Most people buy in the middle, it’s where manufacturers offer the largest number of rods and reels. In the mid-price range you can expect a well-made product with good quality line guides (compatible with modern braided lines), quality reel seats, good fit & finishes, etc.

About reels: in a day fishing you could cast hundreds of times. On a two or three- day fishing trip maybe thousands and the last thing you want is a malfunctioning reel. I can fish with a broken rod tip (and have) but a broken reel is terminal. Day-in and day-out you really want a reel that can stand up to the rigors and one that performs flawlessly when the big one finally strikes. So for what it’s worth, I have several $250 reels on $100 rods…. It speaks to my priorities.

Spinning reels are manufactured in sizes 10X to 90X or some other increment of tens like 100, 200, etc. Modern reels also have the amount of line it holds, printed on the spool. The most versatile is the size #40 and a little lighter in weight and line capacity the size #30. both in a 5 to 1 retrieve ratio. (5:1 the line spool turns five times every time the handle makes one revolution).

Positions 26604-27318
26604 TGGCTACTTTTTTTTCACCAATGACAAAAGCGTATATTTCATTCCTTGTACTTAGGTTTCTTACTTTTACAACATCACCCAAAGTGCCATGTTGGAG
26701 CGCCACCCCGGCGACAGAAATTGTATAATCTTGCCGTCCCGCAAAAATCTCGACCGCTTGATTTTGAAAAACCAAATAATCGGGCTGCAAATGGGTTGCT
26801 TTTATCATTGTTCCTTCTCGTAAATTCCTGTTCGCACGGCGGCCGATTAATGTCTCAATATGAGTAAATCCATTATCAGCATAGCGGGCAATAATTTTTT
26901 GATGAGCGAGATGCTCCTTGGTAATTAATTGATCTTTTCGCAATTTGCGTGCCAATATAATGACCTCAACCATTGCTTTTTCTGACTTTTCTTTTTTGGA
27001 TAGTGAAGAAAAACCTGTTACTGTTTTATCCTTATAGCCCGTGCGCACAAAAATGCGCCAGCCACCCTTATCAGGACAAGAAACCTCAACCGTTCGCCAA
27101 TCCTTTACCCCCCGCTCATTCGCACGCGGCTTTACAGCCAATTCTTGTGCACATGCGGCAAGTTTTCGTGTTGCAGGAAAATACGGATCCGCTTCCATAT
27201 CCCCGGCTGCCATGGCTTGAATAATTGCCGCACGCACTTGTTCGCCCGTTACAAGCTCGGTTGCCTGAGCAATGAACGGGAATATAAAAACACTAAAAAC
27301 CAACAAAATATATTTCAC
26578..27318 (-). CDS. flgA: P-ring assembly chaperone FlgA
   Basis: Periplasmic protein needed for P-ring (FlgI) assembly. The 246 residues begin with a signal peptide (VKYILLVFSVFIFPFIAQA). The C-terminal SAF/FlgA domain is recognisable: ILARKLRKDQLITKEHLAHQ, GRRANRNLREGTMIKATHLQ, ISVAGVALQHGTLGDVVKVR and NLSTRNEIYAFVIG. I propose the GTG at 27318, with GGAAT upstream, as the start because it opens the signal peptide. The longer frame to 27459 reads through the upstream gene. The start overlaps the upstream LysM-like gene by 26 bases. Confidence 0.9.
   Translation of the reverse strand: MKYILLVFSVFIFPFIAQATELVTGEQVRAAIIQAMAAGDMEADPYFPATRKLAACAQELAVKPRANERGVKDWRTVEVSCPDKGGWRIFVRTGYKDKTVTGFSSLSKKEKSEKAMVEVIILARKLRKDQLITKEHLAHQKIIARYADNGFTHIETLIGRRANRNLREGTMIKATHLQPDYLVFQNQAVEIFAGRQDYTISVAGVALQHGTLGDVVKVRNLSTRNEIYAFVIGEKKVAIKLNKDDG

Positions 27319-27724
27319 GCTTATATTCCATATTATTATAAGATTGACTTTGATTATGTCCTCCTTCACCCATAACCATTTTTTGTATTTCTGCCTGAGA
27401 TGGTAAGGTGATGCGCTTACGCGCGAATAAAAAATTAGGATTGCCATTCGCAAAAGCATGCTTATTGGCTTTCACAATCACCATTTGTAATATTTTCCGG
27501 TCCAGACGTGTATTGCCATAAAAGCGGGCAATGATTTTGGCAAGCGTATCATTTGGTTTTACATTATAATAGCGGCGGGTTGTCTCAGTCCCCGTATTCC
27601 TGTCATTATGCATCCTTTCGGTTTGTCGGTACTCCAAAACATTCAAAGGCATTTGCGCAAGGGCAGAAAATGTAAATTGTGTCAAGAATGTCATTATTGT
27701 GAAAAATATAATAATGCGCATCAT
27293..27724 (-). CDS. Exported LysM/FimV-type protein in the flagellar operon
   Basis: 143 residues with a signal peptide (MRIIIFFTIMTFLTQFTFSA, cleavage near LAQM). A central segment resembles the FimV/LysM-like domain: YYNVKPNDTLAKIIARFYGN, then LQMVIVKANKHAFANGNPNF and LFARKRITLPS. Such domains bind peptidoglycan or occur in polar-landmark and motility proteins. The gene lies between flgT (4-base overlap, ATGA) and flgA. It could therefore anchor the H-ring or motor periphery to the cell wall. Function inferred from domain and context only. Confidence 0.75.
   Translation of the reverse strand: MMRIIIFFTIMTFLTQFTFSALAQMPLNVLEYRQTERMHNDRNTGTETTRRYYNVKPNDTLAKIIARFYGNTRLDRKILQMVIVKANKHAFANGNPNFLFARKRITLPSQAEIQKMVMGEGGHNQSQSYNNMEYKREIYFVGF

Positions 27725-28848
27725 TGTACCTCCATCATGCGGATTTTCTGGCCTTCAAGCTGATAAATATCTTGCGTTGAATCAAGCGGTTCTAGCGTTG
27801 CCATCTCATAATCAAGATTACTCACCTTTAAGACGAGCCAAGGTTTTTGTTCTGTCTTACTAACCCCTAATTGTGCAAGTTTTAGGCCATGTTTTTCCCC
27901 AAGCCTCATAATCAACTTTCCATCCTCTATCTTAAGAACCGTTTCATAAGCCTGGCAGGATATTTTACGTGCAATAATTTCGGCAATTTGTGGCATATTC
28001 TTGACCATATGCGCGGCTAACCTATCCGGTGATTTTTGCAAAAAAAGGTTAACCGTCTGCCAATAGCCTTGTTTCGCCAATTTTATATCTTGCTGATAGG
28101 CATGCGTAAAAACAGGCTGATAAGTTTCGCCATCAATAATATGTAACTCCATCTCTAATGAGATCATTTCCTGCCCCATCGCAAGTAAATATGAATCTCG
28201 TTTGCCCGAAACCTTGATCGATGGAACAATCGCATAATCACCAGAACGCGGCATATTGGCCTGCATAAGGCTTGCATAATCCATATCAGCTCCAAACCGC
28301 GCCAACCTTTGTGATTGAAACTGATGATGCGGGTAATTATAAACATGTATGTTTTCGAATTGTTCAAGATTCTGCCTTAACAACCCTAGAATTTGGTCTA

Bait casting reels or “level winds” aren’t sized the same as spinning reels but are classed by gear ratio. Without going too deep in the weeds on ratios, 7:1 reels pretty much dominate the recreational bass fishing sport. I look for a level wind that fits comfortably in my hand while attached to a reel seat. It is less fatiguing and I want to be able to easily “thumb the spool”, which is a measure of control you just don’t have with a spinning rod. There is a learning curve, modern bait casting reels have three adjustment options to prevent the dreaded “backlash” and learning to set the “magnetic drag” correctly takes a little practice and some patience.